Saturday, October 1, 2005

Overnight Price Jump Causes Gas Pain At The Pump

Pain at the Pump
Pain at the Pump

MOBILE, Ala. Sept. 30 - Suffering gas pains: prices at the pump take a noticeable jump overnight.

What's driving this increase? And when could see these prices go downhill?

What a difference one day makes: the average cost of a gallon of gasoline rose three cents Friday nationwide from just yesterday, and increased even more than that close to home.

The national average for regular unleaded on Friday: $2.84 a gallon. In Mobile, a gallon rang up Friday to the highest price recorded here so far: almost $2.80 a gallon, up from $2.76 on Thursday.

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Friday, September 30, 2005

Tomorrow, Florida Residents Can Lawfully Shoot `Em All First and Let God Sort `Em Out Later

Brady Law Poster
Florida's 'Force with force' law sparks campaign to warn tourists about potential violence

TALLAHASSEE -- Warning that Florida streets have the potential to morph into the O.K. Corral, gun-control advocates will launch an international campaign to alert travelers about a new state law that allows people to use deadly force in self-defense.

On Saturday it will become legal to use force on an attacker without first trying to escape the confrontation.

Supporters say the measure, which they dub the "Stand Your Ground" law, allows residents to protect themselves by meeting force with force.

Opponents, who call it the "Shoot First Law," warn it could hand itchy trigger fingers a license to kill.

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The Sharper Image
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Bennett Blasted for Referring to Economics of Liberal Abortion

Liberals and Democrats Support Abortion and Detest Crime So Why Are They Mad When Someone Discusses A Correlation In Data That Substantiates Progressive Rationale?

Democrats Demand Bennett Apology for Remark

WASHINGTON - Senate Minority Leader Harry Reid and other Democrats on Thursday demanded that former Education Secretary William Bennett apologize for remarks on his radio program linking the crime rate and the abortion of black babies.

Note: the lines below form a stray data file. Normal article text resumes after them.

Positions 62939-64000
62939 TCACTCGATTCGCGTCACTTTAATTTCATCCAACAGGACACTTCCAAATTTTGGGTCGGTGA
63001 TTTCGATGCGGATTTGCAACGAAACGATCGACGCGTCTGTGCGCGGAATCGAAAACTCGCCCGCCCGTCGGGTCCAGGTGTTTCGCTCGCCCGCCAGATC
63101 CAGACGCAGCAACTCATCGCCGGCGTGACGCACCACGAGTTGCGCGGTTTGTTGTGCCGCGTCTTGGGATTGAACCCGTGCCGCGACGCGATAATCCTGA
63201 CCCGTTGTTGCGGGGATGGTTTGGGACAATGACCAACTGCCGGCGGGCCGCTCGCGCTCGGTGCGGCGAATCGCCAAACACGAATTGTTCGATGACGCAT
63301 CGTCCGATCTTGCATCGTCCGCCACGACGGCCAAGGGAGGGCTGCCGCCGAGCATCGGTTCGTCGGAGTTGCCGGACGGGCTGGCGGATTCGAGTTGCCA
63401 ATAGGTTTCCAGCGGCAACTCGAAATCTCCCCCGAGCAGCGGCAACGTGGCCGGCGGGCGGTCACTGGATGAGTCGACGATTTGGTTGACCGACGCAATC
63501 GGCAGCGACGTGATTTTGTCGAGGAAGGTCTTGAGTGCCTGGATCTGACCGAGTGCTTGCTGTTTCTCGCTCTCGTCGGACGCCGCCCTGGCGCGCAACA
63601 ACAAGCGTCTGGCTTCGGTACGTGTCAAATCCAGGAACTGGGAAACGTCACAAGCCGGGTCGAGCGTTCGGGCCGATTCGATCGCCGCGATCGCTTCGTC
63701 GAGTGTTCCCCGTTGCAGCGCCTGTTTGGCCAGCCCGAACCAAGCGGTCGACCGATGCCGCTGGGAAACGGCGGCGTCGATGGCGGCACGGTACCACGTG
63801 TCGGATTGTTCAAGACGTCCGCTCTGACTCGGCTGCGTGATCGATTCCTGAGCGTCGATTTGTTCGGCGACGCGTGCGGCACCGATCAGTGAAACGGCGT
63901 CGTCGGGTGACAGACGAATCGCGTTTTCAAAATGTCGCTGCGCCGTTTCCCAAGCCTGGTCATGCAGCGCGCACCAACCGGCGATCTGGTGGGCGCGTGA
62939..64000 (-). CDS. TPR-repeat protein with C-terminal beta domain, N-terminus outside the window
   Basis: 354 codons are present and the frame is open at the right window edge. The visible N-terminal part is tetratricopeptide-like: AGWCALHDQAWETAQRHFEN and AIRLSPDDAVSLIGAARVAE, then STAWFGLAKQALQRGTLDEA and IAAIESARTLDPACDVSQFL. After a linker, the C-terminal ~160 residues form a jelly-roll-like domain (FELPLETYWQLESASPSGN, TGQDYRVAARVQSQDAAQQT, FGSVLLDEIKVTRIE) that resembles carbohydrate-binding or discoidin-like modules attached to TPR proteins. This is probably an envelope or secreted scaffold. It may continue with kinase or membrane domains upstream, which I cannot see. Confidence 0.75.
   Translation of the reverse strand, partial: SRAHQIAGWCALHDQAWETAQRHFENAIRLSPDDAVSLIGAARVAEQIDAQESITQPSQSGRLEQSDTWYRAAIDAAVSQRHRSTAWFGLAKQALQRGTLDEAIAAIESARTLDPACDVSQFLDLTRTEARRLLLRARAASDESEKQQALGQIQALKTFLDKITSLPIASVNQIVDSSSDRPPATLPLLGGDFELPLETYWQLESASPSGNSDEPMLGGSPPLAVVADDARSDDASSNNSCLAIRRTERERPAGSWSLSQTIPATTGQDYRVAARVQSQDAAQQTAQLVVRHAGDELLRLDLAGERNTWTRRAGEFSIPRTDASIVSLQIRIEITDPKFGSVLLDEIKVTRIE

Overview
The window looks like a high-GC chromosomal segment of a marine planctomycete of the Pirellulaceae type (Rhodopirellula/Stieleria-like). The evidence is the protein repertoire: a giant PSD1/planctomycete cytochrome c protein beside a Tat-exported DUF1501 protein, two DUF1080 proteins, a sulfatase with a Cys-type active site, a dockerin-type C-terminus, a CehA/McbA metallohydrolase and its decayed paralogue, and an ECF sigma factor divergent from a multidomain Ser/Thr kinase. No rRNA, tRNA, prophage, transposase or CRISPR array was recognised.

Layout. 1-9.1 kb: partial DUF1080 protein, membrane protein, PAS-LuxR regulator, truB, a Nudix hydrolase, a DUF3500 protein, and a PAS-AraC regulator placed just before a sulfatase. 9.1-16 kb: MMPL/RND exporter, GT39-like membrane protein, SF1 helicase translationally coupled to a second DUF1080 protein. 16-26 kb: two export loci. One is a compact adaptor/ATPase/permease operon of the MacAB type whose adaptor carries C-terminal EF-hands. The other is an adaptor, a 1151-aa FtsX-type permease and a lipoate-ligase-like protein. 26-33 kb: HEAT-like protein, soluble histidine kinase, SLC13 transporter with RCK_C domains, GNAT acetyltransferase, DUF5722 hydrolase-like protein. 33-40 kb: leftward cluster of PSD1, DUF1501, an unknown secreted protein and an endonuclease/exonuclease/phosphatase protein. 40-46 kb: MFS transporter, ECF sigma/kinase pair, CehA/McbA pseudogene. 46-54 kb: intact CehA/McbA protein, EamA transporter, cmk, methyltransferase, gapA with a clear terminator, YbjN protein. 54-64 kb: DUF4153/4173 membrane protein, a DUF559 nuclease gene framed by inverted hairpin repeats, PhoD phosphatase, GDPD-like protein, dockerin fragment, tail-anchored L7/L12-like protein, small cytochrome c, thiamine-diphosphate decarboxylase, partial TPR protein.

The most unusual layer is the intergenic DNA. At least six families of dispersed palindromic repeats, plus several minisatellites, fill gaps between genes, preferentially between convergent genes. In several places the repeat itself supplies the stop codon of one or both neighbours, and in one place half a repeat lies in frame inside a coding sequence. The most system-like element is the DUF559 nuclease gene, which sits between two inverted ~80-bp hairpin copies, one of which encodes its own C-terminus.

Bennett responded that the comments, made Wednesday on his "Morning in America" show, had been mischaracterized and that his point was that the idea of supporting abortion to reduce crime was "morally reprehensible."

The author of "The Book of Virtues," answering a caller's question, took issue with the hypothesis put forth in a recent book ["FREAKONOMICS"] that one reason crime is down is that abortion is up.

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Alibris - Books You Thought You'd Never Find
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Learning From the Oil-For-Food Scandal, US Says No To UN Internet Control

U.S. Insists on Keeping Control of Internet

GENEVA - A senior U.S. official rejected calls on Thursday for a U.N. body to take over control of the main computers that direct traffic on the Internet, reiterating U.S. intentions to keep its historical role as the medium's principal overseer.

"We will not agree to the U.N. taking over the management of the Internet," said Ambassador David Gross, the U.S. coordinator for international communications and information policy at the State Department. "Some countries want that. We think that's unacceptable."

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Press Now Admits Economy Was Good So They Can Say How Hurricanes Made It Bad

Associated Press After reporting economic doom for the last few years, the press now forgets how bad they said things were in order to tell us how bad things are going to get. Hey newsguys, some of us know you can't have it both ways.

Economy Was in Good Shape Before Katrina and Rita; Growth Expected to Slow in Second Half